In my role as and Educational ASL Interpreter, my students have learned that I make a darned good tutor when it comes to their English papers. And a frustrating one as well. What causes this particular set of feelings is the way that I tutor them. Word by word, without ever telling them what to say, I pick apart their sentences until each one is grammatically correct. Once one sentence is correct, I send them off to fix the rest of the paragraph on their own. I can totally understand their frustration. It was the same method that my favorite (and most hated) interpreting teacher used. I know that frustration well, and I know the results.
We did it. We survived another year and have made it to this (rather arbitrary) day we call the first day of the new year. Really any day would have done for it, so long as we all agree that it’s the first day. So there you have it, we’ve agreed that it’s a new year. We’ve also agreed to call this year 2013. We’re off to a good start.
There has been an undercurrent of classism in the news lately. Here in America with the Fiscal Cliff looming over us, we are arguing about who should pay for the budget deficit. There is a great divide between the “Haves” and the “Have Nots”. Current slang has them as the 1% and the 99% – At least according to the people who call themselves “the 99%”. The thing is that this sort of divide has been around since before we kept records of such things. It is a part of every culture in all the nations that we know about (I would guess that it’s even in the cultures we don’t know about yet, but who can tell with aliens). Despite the fact that it is an omni-present facet of our existence, politicians and social reformers all over the globe have tried to eliminate it.
There are three really tough parts to any writing project.
– The beginning
– The middle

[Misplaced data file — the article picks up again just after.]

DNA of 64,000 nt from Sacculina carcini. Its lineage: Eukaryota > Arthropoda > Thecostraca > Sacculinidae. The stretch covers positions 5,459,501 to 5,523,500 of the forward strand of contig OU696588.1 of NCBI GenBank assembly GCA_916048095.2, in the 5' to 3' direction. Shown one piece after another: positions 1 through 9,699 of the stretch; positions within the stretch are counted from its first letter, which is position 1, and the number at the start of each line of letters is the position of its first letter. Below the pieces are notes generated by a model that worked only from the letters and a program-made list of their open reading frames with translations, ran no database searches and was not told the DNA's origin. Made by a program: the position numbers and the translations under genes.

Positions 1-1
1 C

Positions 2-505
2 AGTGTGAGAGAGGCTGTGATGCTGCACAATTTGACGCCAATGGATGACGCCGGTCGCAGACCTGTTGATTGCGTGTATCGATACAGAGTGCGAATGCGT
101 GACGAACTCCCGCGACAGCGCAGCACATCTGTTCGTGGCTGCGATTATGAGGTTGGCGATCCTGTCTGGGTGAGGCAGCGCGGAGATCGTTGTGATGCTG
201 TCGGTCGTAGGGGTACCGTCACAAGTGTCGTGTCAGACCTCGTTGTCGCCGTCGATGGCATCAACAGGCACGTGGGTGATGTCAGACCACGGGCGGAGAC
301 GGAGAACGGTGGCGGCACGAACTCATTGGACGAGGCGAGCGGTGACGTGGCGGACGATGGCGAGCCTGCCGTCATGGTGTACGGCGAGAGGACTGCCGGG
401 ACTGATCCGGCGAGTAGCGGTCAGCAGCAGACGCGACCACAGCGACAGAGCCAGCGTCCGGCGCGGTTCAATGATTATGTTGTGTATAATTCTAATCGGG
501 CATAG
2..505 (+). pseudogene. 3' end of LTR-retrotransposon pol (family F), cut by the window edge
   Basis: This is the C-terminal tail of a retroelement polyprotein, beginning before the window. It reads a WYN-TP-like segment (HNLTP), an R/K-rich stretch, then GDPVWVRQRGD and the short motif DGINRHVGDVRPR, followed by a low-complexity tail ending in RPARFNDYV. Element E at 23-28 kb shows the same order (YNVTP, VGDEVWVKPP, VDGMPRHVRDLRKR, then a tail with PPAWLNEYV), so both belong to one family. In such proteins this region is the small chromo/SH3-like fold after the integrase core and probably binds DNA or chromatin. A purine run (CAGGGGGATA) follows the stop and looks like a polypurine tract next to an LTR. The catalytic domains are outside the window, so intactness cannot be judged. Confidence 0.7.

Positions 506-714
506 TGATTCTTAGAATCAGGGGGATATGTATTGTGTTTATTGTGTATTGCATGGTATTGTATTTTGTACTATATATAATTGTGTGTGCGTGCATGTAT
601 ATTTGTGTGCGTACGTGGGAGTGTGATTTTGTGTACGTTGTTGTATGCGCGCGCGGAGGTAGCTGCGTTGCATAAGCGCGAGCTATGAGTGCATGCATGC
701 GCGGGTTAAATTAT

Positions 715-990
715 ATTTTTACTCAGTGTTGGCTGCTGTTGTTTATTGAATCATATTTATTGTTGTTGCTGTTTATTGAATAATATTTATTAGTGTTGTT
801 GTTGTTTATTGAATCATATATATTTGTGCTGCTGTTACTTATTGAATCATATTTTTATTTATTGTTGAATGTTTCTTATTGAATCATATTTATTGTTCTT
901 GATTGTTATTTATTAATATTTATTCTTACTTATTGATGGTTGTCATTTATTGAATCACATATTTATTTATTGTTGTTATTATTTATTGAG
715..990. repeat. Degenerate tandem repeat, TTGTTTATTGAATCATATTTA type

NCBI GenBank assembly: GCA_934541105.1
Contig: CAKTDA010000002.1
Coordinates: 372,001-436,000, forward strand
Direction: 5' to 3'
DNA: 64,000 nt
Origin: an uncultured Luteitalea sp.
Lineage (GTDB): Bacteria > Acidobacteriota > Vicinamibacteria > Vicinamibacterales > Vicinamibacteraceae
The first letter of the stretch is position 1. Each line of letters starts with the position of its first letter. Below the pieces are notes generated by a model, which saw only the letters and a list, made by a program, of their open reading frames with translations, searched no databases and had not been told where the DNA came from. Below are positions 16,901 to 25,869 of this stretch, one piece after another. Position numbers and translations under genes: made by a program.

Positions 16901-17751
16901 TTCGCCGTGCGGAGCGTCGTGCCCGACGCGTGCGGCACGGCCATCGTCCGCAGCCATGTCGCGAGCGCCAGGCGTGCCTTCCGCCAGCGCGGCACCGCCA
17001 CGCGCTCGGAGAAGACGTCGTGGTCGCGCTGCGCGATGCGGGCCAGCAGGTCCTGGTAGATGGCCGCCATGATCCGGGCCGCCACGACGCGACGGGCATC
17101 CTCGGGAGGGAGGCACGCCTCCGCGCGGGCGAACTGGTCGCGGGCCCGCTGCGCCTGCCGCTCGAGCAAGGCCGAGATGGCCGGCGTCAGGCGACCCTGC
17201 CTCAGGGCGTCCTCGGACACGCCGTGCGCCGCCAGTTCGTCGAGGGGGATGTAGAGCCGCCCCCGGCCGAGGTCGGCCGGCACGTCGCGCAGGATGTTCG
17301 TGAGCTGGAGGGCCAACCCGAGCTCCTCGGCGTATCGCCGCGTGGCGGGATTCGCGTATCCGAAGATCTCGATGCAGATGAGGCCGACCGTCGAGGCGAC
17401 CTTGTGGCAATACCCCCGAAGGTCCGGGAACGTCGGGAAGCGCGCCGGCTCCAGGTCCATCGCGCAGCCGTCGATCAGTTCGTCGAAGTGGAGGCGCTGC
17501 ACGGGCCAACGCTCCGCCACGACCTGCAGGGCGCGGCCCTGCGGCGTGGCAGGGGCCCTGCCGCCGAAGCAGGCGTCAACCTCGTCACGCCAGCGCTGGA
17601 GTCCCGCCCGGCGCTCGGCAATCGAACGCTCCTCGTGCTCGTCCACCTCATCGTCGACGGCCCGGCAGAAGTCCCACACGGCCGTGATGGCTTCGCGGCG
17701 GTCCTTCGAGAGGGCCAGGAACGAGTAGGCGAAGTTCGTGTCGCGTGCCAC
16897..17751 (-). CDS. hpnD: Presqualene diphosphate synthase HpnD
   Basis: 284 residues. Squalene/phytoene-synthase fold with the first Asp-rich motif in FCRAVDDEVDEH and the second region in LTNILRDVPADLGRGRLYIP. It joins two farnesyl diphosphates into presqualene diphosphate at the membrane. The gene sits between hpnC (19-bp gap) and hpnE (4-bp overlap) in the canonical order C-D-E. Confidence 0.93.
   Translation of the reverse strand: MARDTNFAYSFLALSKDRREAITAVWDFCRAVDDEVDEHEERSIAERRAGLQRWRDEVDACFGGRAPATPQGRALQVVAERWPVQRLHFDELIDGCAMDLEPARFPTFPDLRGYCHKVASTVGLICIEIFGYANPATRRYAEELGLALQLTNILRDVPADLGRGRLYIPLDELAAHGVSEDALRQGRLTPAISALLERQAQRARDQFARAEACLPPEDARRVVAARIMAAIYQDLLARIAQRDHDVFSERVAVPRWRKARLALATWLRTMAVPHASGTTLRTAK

– The end
As we have seen, there are land mines in every step of the writing process. Monday and Wednesday we covered the beginning and the middle. Today we will go over the end, but let me caution you. I’ve only covered the parts of the process where the initial writing takes place. Once the story is written, there is the editing process to contend with. But that’s a topic for another week. First we have to contend with the end.
One of the great myths of the creative arts is that of inspiration. How many starving artists are out there waiting for inspiration to start their next project? Too many. Really, if you want to be a not-starving artist, you can’t just wait for inspiration to find you. You are going to have to go out and find inspiration, or learn to work without it. I recommend the former.
One of the rules of NaNoWriMo (National Novel Writing Month – just in case some of you missed it) is that you aren’t supposed to edit as you go. If you just sort of make it up as you go the way that I do, you frequently run into a moment when you realize something about your plot that you need to go back and add so it doesn’t come off as cheesy. For example in my NaNoNovel this year, I’m about 3/4 of the way through the plot and all of sudden I noticed that the side effect of being a telepath is that you can hear when the gods are influencing people’s thoughts. Yeah, the character has been a telepath from the beginning so there should have been some hint of that before now. Maybe, just maybe, I was brilliant enough to hint at it without noticing. Not likely which means I’ll have to go back and add it in. But that’s editing and you aren’t supposed to do that. Aaaack, what’s a writer to do?
The holy grail of writing is having readers who get lost in your story. When your beta readers forget to make comments, that’s a good thing. Really it is. Most writing advice is about how to achieve that wondrous state with great words and perfect sentences. They tell you things like – don’t use cliches or adverbs, they throw your readers out of the story. Be careful about the slang you use, modern slang will throw your readers if your story isn’t set in modern times. Even names have to be right because a mismatched name will throw your readers.